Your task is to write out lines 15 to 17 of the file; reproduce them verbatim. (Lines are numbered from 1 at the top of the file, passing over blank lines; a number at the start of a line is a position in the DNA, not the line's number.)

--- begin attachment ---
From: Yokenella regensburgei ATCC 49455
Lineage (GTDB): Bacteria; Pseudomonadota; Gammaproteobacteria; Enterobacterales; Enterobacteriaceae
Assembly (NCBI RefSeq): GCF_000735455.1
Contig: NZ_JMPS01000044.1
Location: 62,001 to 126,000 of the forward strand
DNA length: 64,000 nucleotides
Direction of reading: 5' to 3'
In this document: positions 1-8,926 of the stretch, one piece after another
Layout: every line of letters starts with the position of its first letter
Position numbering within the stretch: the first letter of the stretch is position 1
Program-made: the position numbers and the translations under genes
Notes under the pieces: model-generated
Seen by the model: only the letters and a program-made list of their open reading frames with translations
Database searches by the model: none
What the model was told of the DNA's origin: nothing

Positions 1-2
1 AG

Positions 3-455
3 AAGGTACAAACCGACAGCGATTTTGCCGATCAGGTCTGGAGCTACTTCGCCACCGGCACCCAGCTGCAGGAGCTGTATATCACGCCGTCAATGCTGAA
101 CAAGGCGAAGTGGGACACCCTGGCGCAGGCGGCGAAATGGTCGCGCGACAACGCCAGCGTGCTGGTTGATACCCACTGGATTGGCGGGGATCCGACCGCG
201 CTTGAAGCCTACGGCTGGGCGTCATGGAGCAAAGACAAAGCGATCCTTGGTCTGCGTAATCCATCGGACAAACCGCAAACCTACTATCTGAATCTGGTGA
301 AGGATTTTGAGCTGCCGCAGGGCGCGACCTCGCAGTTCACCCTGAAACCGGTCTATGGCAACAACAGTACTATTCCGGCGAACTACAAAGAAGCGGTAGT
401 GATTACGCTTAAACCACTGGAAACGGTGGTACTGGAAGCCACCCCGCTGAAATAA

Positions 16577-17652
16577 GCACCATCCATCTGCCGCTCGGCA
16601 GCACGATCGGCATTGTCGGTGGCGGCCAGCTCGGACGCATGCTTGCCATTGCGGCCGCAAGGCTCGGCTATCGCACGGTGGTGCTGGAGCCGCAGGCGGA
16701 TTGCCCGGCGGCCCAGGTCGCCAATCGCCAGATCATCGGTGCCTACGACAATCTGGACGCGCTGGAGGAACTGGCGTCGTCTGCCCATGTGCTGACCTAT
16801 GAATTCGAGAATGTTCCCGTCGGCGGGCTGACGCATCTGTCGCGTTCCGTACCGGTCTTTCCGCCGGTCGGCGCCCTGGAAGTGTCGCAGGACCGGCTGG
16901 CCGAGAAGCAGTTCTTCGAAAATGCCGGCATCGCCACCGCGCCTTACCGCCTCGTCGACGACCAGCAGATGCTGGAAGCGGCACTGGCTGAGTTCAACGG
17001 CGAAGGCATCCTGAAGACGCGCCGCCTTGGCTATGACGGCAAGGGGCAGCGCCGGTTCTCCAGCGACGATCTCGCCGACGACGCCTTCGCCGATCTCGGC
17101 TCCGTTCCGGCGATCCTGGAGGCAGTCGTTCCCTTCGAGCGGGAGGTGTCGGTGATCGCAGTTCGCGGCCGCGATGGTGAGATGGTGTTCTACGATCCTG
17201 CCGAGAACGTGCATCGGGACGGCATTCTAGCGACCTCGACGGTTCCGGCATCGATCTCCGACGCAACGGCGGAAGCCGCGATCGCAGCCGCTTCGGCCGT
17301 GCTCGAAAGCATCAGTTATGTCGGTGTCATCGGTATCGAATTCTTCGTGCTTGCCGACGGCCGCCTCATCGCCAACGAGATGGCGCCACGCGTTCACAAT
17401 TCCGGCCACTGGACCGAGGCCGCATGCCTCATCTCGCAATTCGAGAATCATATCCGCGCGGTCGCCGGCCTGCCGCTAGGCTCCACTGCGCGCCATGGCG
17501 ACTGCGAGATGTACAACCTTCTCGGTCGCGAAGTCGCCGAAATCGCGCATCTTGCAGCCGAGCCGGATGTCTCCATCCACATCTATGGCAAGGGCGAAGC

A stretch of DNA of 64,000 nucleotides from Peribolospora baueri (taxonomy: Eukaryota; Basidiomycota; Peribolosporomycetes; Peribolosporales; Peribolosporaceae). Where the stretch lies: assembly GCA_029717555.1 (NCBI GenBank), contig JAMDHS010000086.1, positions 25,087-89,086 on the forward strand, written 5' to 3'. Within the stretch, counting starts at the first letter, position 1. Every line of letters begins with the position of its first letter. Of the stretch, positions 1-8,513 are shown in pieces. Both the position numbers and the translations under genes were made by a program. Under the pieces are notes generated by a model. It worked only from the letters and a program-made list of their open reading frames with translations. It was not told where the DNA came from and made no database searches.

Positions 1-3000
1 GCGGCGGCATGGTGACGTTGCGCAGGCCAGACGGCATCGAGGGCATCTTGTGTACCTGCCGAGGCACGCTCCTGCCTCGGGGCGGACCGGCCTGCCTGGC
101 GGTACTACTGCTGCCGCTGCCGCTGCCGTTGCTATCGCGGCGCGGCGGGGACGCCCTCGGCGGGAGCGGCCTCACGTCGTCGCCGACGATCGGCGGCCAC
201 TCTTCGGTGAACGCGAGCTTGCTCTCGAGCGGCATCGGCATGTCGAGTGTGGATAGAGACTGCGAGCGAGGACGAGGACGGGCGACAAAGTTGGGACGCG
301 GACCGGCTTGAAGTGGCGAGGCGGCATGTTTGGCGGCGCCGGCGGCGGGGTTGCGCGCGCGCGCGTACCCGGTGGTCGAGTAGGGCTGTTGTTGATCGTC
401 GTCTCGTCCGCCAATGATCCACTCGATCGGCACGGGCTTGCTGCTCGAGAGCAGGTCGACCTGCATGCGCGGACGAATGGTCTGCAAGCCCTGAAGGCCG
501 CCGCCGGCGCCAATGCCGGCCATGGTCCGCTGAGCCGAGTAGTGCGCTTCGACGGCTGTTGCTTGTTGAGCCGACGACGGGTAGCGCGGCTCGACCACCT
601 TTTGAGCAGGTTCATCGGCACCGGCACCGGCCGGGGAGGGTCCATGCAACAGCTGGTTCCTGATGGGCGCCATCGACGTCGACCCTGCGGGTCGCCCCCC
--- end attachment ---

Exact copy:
What the model was told of the DNA's origin: nothing

Positions 1-2
1 AG